IRS: Get Your Child Tax Credit and Economic Impact Payments
Child Tax Credit payments are set to go out to families this month, and many have already seen their Economic Impact payment land in their bank accounts. For those who did not file a 2019 or 2020 tax return, however, they will not see this federal aid. As the IRS undertakes a series of filing events across the nation this weekend (July 9-10), ELCA congregations have a role to play in ensuring that all who are eligible receive this financial assistance.
The expanded and newly-advanceable Child Tax Credit was authorized by the American Rescue Plan Act, enacted in March. Normally, the IRS will calculate the payment based on a family’s 2020 tax return, including those who use the Non-filer Sign-up Tool. If that return is not available because it has not yet been filed or is still being processed, the IRS will instead determine the initial payment amounts using the 2019 return or the information entered using the Non-filers tool that was available in 2020.
The payment will be up to $300 per month for each child under age 6 and up to $250 per month for each child age 6 through 17.
To make sure families have easy access to their money, the IRS will issue these payments by direct deposit, as long as correct banking information has previously been provided to the IRS. Otherwise, people should watch their mail around July 15 for their mailed payment. The dates for the Advance Child Tax Credit payments are July 15, Aug. 13, Sept. 15, Oct. 15, Nov. 15, and Dec. 15.
To learn more about advance CTC payments, visit IRS.gov/childtaxcredit2021 or see FAQs on the 2021 Child Tax Credit and Advance Child Tax Credit Payments.
Congregations and ministers are encouraged to connect people to the resources they need to receive these benefits. The additional financial aid provided through the Child Tax Credit and Economic Impact Payments can have a dramatic impact on child hunger and poverty. Hunger is not just a matter of food but a matter of policy. Public policies impact how we acquire food – especially how we pay for it. In a conversation for the ELCA World Hunger blog, John Johnson, director of domestic policy for the ELCA, joins Ryan Cumming, program director for hunger education with ELCA World Hunger, to talk about the expanded Child Tax Credit, a huge step forward in addressing child poverty in the US this year. Read more and watch the podcast here.
The IRS has provided a number of tools and special events to help people file. The Non-filer Sign-up tool is designed to help individuals register for the $1,400 third round of Economic Impact Payments (also known as stimulus checks) and claim the Recovery Rebate Credit for any amount of the first two rounds of Economic Impact Payments they may have missed..
People can check their eligibility for the AdvCTC payments by using the new Advance Child Tax Credit Eligibility Assistant.
“This is part of a wider effort by the IRS to reach as many people as possible who don’t file a tax return but may be eligible for the Child Tax Credit and Economic Impact Payments,” said Ken Corbin, IRS Wage and Investment Commissioner and the agency’s Chief Taxpayer Experience Officer. “We encourage people to share this information widely…”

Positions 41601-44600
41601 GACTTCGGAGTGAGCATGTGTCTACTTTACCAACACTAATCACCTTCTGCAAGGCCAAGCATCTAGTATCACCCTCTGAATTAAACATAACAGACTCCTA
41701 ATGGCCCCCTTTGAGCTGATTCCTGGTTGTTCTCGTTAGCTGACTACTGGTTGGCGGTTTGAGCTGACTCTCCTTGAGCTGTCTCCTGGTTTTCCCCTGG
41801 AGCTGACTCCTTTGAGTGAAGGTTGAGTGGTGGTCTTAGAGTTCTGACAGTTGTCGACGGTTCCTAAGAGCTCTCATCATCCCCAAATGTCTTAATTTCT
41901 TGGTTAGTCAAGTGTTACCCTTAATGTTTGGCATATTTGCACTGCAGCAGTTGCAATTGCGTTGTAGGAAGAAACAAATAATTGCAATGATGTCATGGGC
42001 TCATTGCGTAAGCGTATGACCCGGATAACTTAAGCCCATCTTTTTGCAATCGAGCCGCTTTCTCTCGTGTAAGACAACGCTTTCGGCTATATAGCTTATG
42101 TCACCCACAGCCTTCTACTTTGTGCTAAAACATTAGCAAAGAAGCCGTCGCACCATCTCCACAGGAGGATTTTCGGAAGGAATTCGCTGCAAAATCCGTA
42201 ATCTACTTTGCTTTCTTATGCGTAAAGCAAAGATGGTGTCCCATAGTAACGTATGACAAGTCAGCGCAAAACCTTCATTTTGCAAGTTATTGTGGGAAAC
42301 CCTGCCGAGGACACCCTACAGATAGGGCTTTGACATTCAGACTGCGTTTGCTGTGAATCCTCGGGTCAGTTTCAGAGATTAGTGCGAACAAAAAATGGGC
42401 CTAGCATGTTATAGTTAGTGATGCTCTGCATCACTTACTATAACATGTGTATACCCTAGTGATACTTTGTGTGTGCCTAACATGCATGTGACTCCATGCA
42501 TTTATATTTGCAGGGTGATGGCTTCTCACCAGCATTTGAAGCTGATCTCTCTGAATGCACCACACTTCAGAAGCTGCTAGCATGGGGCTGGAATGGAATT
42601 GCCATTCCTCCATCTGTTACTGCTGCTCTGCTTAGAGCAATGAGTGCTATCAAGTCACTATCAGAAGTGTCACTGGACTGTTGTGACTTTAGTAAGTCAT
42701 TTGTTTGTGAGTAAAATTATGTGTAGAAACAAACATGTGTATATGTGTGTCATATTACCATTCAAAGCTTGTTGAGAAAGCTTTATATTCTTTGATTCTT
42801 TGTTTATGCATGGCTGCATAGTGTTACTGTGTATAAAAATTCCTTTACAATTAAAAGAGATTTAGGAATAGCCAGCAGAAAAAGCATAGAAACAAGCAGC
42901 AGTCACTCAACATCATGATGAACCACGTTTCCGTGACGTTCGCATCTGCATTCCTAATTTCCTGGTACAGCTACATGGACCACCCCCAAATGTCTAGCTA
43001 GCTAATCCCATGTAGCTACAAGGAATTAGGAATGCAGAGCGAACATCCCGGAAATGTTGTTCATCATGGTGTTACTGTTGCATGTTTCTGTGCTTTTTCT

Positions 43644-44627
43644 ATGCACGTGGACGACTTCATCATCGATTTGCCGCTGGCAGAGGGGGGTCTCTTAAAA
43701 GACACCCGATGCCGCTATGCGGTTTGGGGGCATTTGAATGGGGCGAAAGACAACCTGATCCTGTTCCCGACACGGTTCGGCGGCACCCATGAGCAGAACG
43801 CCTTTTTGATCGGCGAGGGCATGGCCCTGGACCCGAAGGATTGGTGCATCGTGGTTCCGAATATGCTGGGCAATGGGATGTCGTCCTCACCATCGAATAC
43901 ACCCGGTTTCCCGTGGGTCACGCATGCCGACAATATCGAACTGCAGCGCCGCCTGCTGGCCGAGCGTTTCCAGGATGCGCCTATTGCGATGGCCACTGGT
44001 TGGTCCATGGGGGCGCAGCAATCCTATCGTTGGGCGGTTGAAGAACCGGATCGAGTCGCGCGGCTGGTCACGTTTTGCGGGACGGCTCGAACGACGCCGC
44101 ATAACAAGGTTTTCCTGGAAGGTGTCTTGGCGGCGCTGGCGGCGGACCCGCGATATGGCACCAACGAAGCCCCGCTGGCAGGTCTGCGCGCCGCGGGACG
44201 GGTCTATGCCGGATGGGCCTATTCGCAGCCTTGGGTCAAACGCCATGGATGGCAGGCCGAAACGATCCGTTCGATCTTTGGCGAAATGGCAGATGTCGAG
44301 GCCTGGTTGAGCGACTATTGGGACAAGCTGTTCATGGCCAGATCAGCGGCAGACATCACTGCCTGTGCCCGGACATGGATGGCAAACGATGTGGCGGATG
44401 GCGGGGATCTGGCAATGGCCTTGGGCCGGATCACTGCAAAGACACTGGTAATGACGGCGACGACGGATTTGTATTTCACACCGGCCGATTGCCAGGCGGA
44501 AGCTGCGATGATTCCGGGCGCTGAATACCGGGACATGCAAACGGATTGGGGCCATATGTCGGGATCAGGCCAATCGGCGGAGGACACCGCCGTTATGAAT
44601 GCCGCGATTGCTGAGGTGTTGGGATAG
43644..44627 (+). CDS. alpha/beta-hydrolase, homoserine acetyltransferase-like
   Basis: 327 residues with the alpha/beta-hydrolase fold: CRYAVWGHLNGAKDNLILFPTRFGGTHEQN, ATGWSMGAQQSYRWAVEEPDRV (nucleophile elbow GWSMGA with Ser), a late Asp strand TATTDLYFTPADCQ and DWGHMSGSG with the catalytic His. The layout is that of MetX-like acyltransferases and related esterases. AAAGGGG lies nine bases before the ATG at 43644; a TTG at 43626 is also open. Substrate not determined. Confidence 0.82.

Some tax credits, such as the Child Tax Credit (CTC), are “refundable,” meaning that even if taxpayers don’t owe income tax, the IRS will issue them a refund if they’re eligible; but they must file a tax return or register with the new Non-filer Sign-up Tool to receive it. Some people who haven’t filed a 2020 tax return yet are also eligible for the $1,400 per person Economic Impact Payments and the Recovery Rebate Credit.
The first monthly payments of the expanded and newly-advanceable CTC from the American Rescue Plan will be made starting July 15. Most families will begin receiving monthly payments without any additional action. Eligible families will receive a payment of up to $300 per month for each child under age 6, and up to $250 per month for each child ages 6 to 17.
People who need to file a 2020 federal income tax return, but are unable to attend an IRS event, may be able to prepare and file their own federal income tax online using IRS Free File if their income is $72,000 or less.
People who don’t need to file a 2020 federal tax return can also use the Non-filer Sign-up Tool to register to receive the advance CTC payments, the Third Round Economic Impact Payment, and the Recovery Rebate Credit.
The IRS encourages people to request payments via direct deposit, which is faster and more secure than other payment methods. People who don’t have a bank account should visit the Federal Deposit Insurance Corporation website for details on opening an account online. They can also use the FDIC’s BankFind tool to locate an FDIC-insured bank.
Finally, BankOn, American Bankers Association, Independent Community Bankers of America and National Credit Union Administration have lists of banks and credit unions that can open an account online. Veterans can see the Veterans Benefits Banking Program for financial services at participating banks.